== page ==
In recent years, an increasing number of both bulk down shipments and finished products have excessive amounts of landfowl feathers and fibers.

This excessive landfowl is causing many products in North America, Japan and Europe to fail labeling standards.

Many labs (both internal and external) have not properly identified landfowl in the past.

Description of Landfowl

Large Landfowl Feathers. These are very easy to visually identify. IDFL always confirms these feathers under a microfiche.

Tiny Immature Chicken Feathers. These feathers are more difficult to visually identify. This material looks at first glance like a very tiny immature down cluster. However after careful training an analyst can identify these tiny feathers. IDFL always confirms our visual identification by micro-fiche. Landfowl material has a yellow tint.

Landfowl/Chicken Fibers. These fibers visually look almost like normal waterfowl feather fibers. A well-trained analyst can identify them and confirm by microfiche.

Value of Landfowl?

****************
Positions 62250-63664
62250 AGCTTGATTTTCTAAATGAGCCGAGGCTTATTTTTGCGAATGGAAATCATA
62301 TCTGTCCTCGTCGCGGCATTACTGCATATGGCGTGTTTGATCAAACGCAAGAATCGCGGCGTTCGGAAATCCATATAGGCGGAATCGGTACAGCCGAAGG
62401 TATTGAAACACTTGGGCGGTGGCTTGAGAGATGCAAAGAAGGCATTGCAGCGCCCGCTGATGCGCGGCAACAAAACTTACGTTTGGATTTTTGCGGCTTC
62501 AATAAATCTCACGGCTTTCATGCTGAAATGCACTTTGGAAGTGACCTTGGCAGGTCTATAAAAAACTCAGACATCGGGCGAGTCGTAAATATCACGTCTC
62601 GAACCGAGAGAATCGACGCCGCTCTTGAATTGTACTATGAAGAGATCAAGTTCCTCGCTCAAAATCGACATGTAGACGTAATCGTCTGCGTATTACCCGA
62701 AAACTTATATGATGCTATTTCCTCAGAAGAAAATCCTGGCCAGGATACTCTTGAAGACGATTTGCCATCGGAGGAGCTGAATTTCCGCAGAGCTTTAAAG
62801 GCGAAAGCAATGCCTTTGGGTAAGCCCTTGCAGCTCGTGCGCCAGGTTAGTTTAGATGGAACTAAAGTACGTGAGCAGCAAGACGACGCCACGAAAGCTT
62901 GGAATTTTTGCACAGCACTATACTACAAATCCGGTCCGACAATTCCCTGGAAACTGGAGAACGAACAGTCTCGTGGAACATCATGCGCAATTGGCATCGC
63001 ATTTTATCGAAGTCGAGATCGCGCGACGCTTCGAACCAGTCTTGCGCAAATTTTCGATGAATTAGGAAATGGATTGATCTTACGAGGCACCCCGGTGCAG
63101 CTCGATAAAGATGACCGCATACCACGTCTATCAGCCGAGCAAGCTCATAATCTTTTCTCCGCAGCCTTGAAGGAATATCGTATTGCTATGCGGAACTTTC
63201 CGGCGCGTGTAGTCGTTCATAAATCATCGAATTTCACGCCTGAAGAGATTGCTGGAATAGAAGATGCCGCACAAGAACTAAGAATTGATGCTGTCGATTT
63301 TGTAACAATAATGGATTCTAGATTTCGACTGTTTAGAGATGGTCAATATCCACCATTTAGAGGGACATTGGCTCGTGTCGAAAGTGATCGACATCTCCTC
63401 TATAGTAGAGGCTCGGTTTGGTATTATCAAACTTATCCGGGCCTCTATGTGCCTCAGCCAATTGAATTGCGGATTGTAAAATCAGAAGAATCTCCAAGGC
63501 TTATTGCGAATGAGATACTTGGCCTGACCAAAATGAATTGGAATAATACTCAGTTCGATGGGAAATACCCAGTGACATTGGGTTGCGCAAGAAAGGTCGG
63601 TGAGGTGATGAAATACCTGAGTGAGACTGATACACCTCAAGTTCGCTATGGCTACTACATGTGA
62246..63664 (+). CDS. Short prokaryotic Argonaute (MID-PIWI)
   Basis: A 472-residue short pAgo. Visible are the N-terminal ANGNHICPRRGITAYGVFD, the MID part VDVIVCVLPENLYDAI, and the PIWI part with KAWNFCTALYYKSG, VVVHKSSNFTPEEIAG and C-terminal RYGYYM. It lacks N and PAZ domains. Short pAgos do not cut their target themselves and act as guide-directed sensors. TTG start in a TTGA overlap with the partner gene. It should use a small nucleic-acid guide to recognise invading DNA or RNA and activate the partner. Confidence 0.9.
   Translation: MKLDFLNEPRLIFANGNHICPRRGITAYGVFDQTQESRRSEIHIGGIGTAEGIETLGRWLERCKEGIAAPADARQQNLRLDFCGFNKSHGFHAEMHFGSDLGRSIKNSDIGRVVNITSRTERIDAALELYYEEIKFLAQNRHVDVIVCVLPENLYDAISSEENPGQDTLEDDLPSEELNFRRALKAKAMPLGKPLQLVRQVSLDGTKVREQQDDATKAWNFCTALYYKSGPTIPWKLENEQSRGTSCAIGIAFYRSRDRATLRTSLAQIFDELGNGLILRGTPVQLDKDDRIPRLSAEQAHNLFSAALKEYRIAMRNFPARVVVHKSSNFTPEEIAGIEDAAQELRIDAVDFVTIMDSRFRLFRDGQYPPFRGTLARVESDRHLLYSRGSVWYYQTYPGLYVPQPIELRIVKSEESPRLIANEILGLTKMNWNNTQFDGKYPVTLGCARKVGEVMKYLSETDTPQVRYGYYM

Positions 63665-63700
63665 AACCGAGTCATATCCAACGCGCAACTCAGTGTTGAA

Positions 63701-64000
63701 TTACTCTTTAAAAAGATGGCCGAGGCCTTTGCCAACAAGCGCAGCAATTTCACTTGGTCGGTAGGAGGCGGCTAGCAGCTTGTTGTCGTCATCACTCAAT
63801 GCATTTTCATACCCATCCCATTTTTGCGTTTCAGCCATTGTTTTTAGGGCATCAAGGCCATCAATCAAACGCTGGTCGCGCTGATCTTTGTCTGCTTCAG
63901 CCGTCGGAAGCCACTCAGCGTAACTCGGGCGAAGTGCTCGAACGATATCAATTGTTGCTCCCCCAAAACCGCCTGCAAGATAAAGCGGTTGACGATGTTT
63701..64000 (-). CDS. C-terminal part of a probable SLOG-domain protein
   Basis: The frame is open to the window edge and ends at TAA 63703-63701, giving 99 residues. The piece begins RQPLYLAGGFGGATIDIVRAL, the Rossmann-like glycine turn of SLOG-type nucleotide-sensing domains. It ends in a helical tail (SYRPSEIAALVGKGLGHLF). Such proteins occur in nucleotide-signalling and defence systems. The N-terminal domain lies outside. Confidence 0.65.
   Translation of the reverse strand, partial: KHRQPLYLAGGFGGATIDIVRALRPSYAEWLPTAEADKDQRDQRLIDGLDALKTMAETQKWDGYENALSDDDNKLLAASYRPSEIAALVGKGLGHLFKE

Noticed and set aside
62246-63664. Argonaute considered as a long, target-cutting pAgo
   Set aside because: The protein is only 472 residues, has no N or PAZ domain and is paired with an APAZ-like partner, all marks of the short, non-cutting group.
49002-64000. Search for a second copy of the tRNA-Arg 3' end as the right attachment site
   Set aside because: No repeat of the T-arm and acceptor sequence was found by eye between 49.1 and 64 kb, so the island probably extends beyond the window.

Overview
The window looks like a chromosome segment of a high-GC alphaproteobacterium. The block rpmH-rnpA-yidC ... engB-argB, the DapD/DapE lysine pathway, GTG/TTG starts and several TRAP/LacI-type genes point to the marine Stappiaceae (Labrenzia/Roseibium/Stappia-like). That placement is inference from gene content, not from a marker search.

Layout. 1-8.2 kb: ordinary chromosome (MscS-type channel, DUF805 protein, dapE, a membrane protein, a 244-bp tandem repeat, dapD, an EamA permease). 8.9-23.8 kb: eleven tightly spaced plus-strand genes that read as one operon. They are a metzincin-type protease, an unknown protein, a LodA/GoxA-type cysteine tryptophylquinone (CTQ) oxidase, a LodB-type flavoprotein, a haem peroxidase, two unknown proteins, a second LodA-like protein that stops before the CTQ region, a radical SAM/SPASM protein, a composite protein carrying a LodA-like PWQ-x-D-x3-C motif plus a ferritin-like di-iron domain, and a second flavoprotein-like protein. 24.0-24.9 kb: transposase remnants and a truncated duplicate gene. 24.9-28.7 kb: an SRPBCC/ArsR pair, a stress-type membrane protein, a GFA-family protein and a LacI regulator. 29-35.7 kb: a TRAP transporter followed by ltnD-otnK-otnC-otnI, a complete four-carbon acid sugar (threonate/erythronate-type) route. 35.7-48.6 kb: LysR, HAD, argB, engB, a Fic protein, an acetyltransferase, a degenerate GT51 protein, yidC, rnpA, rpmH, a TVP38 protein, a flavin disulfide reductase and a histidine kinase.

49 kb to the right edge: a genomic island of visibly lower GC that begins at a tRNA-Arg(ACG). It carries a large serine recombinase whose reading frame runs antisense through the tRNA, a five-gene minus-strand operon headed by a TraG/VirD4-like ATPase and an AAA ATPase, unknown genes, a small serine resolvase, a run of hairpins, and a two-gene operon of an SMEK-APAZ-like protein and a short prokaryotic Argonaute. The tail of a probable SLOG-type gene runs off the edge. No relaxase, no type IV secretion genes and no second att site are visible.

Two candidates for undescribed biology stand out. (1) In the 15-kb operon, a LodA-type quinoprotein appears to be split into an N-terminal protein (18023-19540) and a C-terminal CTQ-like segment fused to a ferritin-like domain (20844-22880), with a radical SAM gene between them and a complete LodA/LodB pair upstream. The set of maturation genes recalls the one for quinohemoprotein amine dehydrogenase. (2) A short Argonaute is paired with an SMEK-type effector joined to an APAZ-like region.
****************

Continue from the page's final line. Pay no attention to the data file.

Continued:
The tiny landfowl feathers that look like down clusters detract from the value of
down products. They have very low fill power and therefore low insulation value. Also, the landfowl is often not as clean as the waterfowl.

USA Label Tolerance

The USA-2000 Standard allows a maximum of 2% landfowl for a down product. For feather or blended products a maximum of 5% of the feather portion is allowed. If landfowl exceeds the maximums, the landfowl % must be included on the label.

Europe Label Tolerance

Landfowl is considered “other elements”. This means that if landfowl is found in a sample, it normally cannot be labeled “CLASS 1" or “NEW”. If landfowl exceeds 10% the term “LANDFOWL” must appear on the label. (See EN Standards for details.)

Have the testing methods or labeling tolerances changed recently?

NO, the testing method has been the same for 20 years. The USA and European labeling tolerances for landfowl have been the same since the year 2000.

Solutions and Recommendations for “landfowl” issue.

Buyers and vendors should explicitly state in their protocols, specifications and purchase contracts that landfowl must be below the maximum allowed.

If a product has large amounts of landfowl, the only solution is to include the landfowl % on the label.

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